Shortly after I completed First Report, I knew it was time for a holiday. After six months of intense research and writing, it was time for a reset! No sooner did a finish my last blog post than I found myself on Expedia booking a trip to Tampa, Florida. While I love the ocean, I’ve never been someone that can plant themselves on a beach all day looking longingly at the horizon for the answers to life. No, I need a holiday that inspires me (I also have family in the region that I was looking forward to visiting).
Suffice to say I found plenty of inspiration with my visit to the Salvador Dali Museum in St. Petersburg. This is a museum that I’ve been wanting to see for some time. When I visited the region last year, I simply couldn’t get tickets as they were sold out weeks in advance. But the wait was well worth it.
The surrealism around Dali’s work is nearly impossible to explain as each work yields numerous messages, meanings and emotions. They way he looked at life and transposed those thoughts to art is really something to see. While I’ve toured many museums, this is the first time that I made three trips around the galleries to take in the collection. One thing not to miss are the student artists that study surrealism at the museum. Their work is a must see and wonderfully on par with the world of Dali.
Whenever I travel to a new destination, I always look to see what museums might exist around World War II. The American Victory Ship and Museum answered that search. This was my second visit to this storied vessel that saw service in the Pacific Theater at the end of World War II along with the Korean and Vietnam war. What’s unique about the American Victory is that she is a fully operational seaworthy vessel that still sails a couple of times a year.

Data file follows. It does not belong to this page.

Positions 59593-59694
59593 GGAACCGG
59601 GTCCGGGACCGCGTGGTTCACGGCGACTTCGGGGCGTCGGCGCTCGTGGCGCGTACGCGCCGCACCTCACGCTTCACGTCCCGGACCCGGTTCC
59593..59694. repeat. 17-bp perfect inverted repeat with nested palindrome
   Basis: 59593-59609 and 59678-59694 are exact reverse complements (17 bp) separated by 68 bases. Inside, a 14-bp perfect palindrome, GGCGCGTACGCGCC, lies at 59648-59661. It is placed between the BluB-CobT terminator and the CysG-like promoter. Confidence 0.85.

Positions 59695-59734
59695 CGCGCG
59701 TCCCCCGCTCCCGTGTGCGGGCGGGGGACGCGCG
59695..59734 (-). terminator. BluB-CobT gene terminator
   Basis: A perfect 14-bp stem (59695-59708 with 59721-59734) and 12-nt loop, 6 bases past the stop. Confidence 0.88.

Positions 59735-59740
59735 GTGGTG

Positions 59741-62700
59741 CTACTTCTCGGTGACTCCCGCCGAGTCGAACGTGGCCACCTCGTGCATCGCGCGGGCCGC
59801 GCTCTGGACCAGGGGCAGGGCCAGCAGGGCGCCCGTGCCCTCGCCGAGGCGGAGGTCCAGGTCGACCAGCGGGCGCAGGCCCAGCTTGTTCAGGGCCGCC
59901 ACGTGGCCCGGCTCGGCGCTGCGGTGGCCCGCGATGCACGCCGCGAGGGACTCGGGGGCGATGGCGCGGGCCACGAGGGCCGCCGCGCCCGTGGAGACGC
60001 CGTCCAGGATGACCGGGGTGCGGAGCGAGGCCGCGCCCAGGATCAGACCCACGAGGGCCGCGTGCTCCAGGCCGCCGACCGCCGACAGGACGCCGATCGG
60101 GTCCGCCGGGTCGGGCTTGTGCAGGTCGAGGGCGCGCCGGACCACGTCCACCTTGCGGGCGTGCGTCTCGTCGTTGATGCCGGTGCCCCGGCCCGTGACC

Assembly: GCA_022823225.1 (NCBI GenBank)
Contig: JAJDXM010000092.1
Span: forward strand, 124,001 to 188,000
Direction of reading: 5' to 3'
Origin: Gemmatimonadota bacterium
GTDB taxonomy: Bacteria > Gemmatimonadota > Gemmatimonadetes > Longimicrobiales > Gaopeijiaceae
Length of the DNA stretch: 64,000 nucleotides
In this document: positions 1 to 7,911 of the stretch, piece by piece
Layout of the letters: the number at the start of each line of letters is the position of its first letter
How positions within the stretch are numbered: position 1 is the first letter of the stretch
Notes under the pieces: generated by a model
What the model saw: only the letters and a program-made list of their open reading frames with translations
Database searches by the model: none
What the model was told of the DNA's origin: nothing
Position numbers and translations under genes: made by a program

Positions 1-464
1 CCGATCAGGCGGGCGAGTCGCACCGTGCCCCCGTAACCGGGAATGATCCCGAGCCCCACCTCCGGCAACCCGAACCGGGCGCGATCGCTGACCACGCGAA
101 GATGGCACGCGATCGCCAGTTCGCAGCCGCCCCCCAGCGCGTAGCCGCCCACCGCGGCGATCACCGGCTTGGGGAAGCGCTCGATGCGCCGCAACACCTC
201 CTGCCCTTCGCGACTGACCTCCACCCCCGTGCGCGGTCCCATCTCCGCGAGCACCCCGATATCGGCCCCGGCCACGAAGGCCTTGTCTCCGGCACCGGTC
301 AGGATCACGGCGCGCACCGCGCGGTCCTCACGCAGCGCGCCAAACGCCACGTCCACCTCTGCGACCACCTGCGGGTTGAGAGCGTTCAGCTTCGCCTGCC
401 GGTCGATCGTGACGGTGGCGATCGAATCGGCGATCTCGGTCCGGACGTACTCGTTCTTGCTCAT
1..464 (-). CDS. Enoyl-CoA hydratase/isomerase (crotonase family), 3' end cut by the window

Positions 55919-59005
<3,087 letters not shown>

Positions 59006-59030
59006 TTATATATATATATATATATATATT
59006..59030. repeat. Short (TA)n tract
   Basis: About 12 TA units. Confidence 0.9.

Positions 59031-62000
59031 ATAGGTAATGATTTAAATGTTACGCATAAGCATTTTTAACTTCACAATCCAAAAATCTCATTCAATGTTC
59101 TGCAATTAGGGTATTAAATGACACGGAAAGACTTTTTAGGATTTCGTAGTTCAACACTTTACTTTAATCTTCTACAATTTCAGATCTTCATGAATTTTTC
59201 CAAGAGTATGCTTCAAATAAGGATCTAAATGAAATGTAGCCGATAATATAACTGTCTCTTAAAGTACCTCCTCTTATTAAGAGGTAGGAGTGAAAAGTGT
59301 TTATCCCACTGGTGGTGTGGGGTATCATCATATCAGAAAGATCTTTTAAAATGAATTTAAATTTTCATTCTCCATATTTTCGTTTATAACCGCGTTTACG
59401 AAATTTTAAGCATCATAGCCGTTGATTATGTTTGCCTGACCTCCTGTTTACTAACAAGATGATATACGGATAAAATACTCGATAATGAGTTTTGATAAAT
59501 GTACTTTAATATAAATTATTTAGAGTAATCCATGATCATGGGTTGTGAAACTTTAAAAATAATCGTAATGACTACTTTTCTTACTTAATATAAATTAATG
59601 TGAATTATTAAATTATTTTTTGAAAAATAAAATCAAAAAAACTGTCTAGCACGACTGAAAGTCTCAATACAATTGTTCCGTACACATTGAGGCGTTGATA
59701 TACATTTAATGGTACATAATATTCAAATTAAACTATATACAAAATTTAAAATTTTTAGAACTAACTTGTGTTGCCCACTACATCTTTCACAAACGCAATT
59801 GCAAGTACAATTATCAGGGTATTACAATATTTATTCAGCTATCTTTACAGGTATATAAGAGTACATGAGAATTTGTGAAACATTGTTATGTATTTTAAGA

We’ve all heard about the famed Ringling Bros. and Barnum & Bailey Circus. But while the “Greatest Show on Earth” looks like it’s being retooled for a 2023 comeback, a visit to the John and Mable Ringling Museum of Art “The Ringling” is a must see if you are in the region. From the history of the circus world, to the galleries of European paintings, the Ca’ d’Zan (the winter residence of John Ringling), the grounds themselves and so much more – plan for a full and exciting day.
My final destination on this trip was something I was looking forward to since my first visit last year – Kennedy Space Center. The moment you walk onto the campus inspiration is everywhere. On arrival you’re greeted with a waterfall monument with words from President Kennedy – “For the eyes of the world look into space, to the moon and the planets beyond….” It’s fitting that such words are framed with the Space Shuttle external tank and solid rocket boosters in the distance.
Seeing the Space Shuttle Atlantis displayed as if she’s in orbit conducting a mission and then a complete Apollo/Saturn V rocket just reminds me of the wonders that NASA has brought to humanity over the decades. These are people that imagined the impossible and then made it possible. We can only imagine what wonders lie ahead.